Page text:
Q&A: JA Worldwide CEO on solving youth unemployment in Latin America

Asheesh Advani, president and CEO of JA Worldwide. Photo by: Amy Lieberman / Devex

Thirty-two million young people — more than two-thirds of them women — are neither attending school nor seeking employment. And last year, global youth unemployment rates rose for the first time in three years.

Practical solutions for Latin America, which is expected to have a youth unemployment rate of more than 17 percent in 2017, were floated during the first day of the World Economic Forum on Latin America in Buenos Aires.

JA Worldwide, one the world’s largest NGOs with more than 470,000 volunteers and mentors, has a unique approach to education, which and, in turn, betters the employment prospects for millions of students worldwide. We talked with the organization’s President, CEO and former alumnus Asheesh Advani about how rethinking traditional education models could help reduce unemployment and prepare young people for their futures. This interview has been edited for length clarity.

There has been talk about putting Latin America back on the map. How do you find the youth unemployment problem in Latin America is different to other regions?

In every place around the world, the feeling is youth unemployment is either a looming or a current crisis. And the belief in whether the people of that region can overcome that crisis varies dramatically by their observation of what has worked and has not. Here in Latin America there is a genuine belief that as you open up access, particularly to Argentina, there is a leap-frogging stage of development. And I think some leaders use that as rhetoric and other leaders use that as a genuine plan.

You have a variety of programs across Latin America. What are you trying to focus on now, and what do you find works best in executing your work?

We reach about 1.1 million young people in the Americas region — Central America, South America and Canada — and 10.5 million young people around the world. We have programs in three areas: entrepreneurship, work readiness and financial literacy. Particularly in this region, our programs in entrepreneurship and work readiness are preparing kids for the future of jobs and the specific skills that we believe are missing in the education system.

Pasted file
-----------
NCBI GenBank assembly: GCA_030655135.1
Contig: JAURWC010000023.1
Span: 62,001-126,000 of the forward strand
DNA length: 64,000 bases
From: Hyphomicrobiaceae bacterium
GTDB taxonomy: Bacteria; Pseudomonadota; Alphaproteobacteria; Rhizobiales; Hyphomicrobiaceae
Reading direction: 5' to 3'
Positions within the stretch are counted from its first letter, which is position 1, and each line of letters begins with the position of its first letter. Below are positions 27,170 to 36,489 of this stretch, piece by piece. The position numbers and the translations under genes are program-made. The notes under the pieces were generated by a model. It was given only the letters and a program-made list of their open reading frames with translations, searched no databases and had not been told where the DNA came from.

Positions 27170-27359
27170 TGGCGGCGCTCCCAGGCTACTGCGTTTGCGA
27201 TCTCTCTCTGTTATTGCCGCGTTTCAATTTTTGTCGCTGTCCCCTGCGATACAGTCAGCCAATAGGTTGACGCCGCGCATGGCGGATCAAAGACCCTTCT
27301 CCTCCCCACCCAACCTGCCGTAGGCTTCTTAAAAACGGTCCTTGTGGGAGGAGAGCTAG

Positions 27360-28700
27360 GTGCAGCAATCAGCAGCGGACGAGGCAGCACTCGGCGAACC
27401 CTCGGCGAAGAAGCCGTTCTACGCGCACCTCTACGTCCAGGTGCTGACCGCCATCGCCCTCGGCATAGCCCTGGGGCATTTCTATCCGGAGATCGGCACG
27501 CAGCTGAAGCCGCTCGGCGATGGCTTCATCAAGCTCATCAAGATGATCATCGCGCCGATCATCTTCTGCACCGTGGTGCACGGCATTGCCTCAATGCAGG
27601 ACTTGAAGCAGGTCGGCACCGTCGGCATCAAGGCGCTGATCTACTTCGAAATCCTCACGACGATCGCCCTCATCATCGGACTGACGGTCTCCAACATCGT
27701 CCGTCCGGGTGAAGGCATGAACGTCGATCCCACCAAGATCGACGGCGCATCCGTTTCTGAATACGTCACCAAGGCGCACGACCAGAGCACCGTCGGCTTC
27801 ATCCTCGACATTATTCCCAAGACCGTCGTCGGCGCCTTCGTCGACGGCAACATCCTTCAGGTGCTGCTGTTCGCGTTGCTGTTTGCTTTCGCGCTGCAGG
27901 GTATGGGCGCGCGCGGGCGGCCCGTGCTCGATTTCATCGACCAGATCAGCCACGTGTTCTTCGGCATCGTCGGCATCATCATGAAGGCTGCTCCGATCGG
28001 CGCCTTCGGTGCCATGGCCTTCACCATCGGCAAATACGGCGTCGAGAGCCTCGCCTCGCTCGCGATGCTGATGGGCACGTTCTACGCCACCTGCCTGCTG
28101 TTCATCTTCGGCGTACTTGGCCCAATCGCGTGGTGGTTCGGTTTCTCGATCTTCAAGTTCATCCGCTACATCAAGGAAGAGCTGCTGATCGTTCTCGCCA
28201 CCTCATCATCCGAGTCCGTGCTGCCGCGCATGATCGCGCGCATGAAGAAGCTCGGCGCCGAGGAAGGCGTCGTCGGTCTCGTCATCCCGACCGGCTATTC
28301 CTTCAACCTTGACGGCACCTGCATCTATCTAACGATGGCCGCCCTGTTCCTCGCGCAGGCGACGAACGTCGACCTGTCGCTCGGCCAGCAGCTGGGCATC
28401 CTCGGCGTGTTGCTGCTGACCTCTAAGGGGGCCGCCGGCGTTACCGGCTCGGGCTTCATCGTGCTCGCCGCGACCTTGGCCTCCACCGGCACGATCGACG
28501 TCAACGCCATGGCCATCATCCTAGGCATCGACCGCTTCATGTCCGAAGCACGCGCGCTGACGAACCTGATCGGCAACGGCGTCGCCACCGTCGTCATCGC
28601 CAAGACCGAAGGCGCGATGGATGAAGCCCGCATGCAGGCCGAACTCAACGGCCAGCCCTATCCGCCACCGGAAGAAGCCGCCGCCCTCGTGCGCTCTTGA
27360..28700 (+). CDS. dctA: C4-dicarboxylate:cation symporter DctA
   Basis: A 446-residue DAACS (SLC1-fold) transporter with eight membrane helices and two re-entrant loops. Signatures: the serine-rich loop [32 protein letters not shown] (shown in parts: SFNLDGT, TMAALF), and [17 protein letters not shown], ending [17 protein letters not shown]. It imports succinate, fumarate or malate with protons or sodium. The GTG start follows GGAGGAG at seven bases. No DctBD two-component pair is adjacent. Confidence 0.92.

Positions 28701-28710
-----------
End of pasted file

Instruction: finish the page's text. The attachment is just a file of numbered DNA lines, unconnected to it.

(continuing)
This is why we believe we need to supplement [traditional schooling with] skills such as learnability, critical thinking and problem solving. In school they have rote learning; we give them experiences to learn by doing, which gets them much more curious and interested in what they are studying. That connectivity between schools and work is missing because it is hard for schools. It has not necessarily been their historical mandate to connect them to the private sector and education. But if you think about what is happening in the world today, that is what needs to happen, much more.

This might not apply to your work in all countries, but it’s interesting to think about the advice some kids receive from guidance counselors, who may pair them with one career for life.

People get advice from their parents and they are using an old paradigm. Someone has to bridge the gap between what young people are hearing from parents, what young people are hearing from teachers, and what is the reality. I think we play a significant role, but we are not the only ones. We do it through role models. I think that is unique. We have more volunteers than most NGOs: 470,000 volunteers, so the secret sauce is having role models come and meet the kids in different settings, not just in schools. Once they see people who are just like them, it changes their perspective on what is possible.